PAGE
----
Here at Celayix, we cover a wide range of workforce management topics in our blog posts and research. When it comes to workforce management, an area that is often overlooked is employee empowerment. An important step in being an effective leader is giving your employees the freedom and resources to feel empowered to take their contributions to the next level. Helping your employees do their jobs without micromanagement can bring a wide range of benefits to you and your organization.
What is Employee Empowerment?
According to ASQ, employee empowerment is a condition whereby employees have the authority to make decisions and take action in their work areas, within stated bounds, without prior approval. Essentially, it means providing employees with the means to make important decisions and helping to ensure those decisions are correct.
There are two main concepts within employee empowerment;
Job enlargement: involves expanding the scope of a role to include a greater portion of the horizontal process.
Job enrichment: involves increasing the depth of the job to include responsibilities that have previously been carried out by more senior employees.
As you can imagine, these concepts can’t happen without input from managers and leaders. It also requires;
Training in the skills necessary to carry out the additional responsibilities.
Access to the information that is required to make informed decisions
Initiative and confidence from the employee, to show that they can take on greater responsibility.
How does employee empowerment affect organizational structure?
As you can imagine, adjusting the role of your employees calls for a shift in how your organization is structured. This reduces the levels of hierarchy and can provide a more customer/process-focused organization. Generally, employee empowerment is viewed as an inverted triangle of organizational power. While the traditional structure places management at the top and customers at the bottom, employee empowerment sees management take on a support role at the bottom.
While these structural changes can be challenging to adapt to at first, the benefits that can be seen in the long run are not to be overlooked.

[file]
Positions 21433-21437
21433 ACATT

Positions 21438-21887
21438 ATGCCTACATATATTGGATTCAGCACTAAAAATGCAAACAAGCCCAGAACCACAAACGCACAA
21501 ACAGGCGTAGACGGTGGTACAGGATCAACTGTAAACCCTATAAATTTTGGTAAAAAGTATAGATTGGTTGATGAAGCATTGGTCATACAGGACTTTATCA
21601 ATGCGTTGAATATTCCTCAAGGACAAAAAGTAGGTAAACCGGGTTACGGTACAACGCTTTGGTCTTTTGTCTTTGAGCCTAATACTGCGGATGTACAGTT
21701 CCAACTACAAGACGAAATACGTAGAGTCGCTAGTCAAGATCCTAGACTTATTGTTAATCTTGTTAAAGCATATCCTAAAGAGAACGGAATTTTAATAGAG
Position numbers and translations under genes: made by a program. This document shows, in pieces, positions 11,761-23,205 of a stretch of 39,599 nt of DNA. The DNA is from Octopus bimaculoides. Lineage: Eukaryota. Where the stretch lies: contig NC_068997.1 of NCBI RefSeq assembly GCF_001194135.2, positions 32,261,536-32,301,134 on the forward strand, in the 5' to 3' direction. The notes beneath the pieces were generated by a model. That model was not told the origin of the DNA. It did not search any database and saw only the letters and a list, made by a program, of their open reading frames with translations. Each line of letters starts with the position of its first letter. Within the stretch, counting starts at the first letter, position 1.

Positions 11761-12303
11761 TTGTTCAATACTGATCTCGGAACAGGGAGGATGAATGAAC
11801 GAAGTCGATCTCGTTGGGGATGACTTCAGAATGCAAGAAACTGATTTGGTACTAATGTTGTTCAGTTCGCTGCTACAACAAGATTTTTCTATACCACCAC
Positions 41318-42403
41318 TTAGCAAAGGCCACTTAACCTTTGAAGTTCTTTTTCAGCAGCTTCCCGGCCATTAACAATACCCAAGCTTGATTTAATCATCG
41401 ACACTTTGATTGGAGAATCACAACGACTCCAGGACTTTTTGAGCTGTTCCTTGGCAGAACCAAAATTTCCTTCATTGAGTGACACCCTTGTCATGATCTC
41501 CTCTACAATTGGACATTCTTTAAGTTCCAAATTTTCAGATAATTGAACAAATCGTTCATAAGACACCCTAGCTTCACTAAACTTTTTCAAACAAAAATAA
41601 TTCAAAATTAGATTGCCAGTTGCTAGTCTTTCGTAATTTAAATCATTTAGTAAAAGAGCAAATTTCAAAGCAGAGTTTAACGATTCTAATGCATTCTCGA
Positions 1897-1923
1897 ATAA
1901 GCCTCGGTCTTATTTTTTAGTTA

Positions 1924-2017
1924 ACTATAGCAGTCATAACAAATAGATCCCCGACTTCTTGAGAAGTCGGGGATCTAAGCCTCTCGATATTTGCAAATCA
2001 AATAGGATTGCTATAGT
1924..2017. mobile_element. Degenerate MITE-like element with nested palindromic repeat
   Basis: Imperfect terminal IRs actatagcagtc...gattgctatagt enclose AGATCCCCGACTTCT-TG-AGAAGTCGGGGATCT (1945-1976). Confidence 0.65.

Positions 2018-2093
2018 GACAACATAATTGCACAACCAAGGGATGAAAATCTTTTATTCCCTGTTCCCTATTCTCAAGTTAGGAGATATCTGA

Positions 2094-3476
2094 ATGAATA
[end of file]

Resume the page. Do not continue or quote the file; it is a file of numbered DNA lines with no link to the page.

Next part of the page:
The Advantages of Employee Empowerment
Below, we break down the advantages of developing a culture of employee empowerment in your organization.
Improved Speed of Problem Solving
Your employees are the ones on the ground, meaning they are the closest to your organization’s most common issues and problems. Giving them the authority and resources to handle these problems without input from management means response times will decrease. When faced with a problem, those close to it (your employees) are more familiar with it and have a definitive reason to find an effective solution rapidly. Empowered employees know that solving these problems will aid their work, make life easier, and allow them to be more productive. Take this in comparison to executives or senior managers, who are often removed from work. This means they have a fundamental lack of knowledge and desire required for the solution-finding process.
Increased Employee Engagement
In previous blogs around employee engagement, we’ve discussed how increased autonomy is essential. The same can be said for employee empowerment. Those that have been given autonomy to make their own decisions feel trusted, and that their contributions are essential to the success of the business. A study from Forbes, of over 7,000 employees further backs this up. It showed that those who felt disempowered were rated in the 24th percentile of engagement, while those with a high level of empowerment came in at the 79th percentile.
Employee empowerment means removing continual oversight from a manager or supervisor. As soon as this is removed, the artificial obstacles to the progress of tasks are also removed. Employees no longer need approval from management to move from one stage of a task to the next, allowing them to work much faster. Employees feel a renewed sense of responsibility when this happens, which generally leads to improved processes, and with that, productivity. As we have discussed before, when productivity improves, so does profitability per employee, which is great for your organization’s bottom line.
Lower Stress Levels for Management
Empowering your employees with responsibility relieves your managers of unnecessary stress and strain. This, in turn, frees them up to focus on strategy and big-picture items. Rather than being bogged down with day-to-day decision-making, management resources are focused on growing the business, and improving processes and professional development. Again, this is likely to improve your bottom line and improve your organization as a whole.
Improved Staff Retention